Bernanke told the committee that $60 billion in federal budget cuts proposed by Republicans would cut gross domestic product growth one-to-two tenths of a percent. "That would translate into a couple hundred thousand jobs. So it's not trivial," Bernanke claimed. Of course, the proposed cuts would amount to only four percent (1/25) of the total federal deficit this year.
Bernanke also tried to imply that he was for being fiscally responsible, claiming that he wanted government to balance the budget some day — just not any time in the near future. "What I have been trying to focus on is, we have got to keep our eye on deficit reduction, but we need to think about it in a long-term framework," he told committee members.
One of the more interesting points of the hearing was Bernanke's response to a question by Representative Ron Paul (R-Texas) on what a dollar is worth: "How can you run your operation without a definition of the dollar, and what is your definition of the dollar?" Rep. Paul is a staunch advocate of a gold standard and a dogged critic of the Federal Reserve, authoring a book entitled End The Fed.
Bernanke replied to the question: "My definition of the dollar is what it can buy. Consumers don't want to buy gold; they want to buy food, and gasoline, and clothes and all the other things that are in the consumer basket. It is the buying power of the dollar in terms of those goods and services that is what is important, and that's what I call price stability."
"This really isn't exactly right," even Daniel Indiviglio of the very liberal TheAtlantic.com acknowledged. "Paul's question really deserves a more thoughtful response. The dollar isn't simply pegged to a basket of goods like it would be to gold under a gold standard. Instead, some low rate of inflation is targeted by the central bank, which is managed by considering the prices of goods in that basket. The difference here is subtle but important. Under inflationary monetary policy, the dollar becomes worth less and less. So its value relative to that basket of goods is constantly changing. Its definition is a moving target."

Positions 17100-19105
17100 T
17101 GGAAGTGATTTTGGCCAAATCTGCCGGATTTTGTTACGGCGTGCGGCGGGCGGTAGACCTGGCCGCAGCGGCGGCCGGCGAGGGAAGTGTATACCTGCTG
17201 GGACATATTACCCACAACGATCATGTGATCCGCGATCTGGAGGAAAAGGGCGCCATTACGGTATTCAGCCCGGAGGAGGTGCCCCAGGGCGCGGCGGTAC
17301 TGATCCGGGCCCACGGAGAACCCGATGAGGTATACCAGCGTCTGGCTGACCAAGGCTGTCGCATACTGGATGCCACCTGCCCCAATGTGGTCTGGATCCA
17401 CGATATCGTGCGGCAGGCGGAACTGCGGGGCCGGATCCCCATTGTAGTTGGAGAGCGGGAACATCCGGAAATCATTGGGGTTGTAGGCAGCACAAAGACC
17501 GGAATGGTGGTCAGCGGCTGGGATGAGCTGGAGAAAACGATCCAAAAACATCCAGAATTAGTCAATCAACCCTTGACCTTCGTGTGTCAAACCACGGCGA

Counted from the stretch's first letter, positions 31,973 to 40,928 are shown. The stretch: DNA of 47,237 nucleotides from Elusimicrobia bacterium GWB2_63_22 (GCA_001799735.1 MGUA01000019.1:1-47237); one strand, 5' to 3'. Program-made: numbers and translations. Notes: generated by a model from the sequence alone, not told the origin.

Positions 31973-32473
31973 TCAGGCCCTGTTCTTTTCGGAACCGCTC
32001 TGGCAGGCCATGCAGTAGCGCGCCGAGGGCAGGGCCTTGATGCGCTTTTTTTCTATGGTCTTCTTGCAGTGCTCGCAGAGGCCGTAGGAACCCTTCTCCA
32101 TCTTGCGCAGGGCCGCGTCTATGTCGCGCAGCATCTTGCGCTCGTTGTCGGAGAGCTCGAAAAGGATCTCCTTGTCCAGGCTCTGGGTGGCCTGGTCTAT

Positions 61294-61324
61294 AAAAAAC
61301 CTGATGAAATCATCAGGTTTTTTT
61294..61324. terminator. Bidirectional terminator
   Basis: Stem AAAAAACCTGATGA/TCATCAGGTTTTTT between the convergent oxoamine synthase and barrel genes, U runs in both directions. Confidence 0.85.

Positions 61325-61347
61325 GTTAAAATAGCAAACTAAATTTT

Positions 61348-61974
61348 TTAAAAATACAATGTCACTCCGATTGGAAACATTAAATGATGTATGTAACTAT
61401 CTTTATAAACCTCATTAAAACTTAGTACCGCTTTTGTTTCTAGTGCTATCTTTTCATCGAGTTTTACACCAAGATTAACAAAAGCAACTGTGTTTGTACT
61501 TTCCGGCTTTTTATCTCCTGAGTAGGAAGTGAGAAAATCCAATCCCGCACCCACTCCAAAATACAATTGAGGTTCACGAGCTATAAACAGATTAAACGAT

Rep. Paul pointed out to Bernanke that inflation of the money supply can mask the real economic impact of a recession, noting that when measured in gold, the stock market has a long way to go to recover it's peak value 10 years ago. "If you bought the stock market in 2000, the [Dow Jones] index, it would have taken 44 ounces of gold. In 1980 it would have taken 1.5 ounces of gold. Today, it's back down to eight ounces. So in true value, the stock market is in a crash. You can say, oh, no gold is not money, and you and I will have a disagreement on whether gold is money or not. But the Fed holds gold, the Treasury holds gold, central banks hold gold.... It's history, it's the marketplace; gold is the true long-term measurement of value."
Photo of Ben Bernanke: AP Images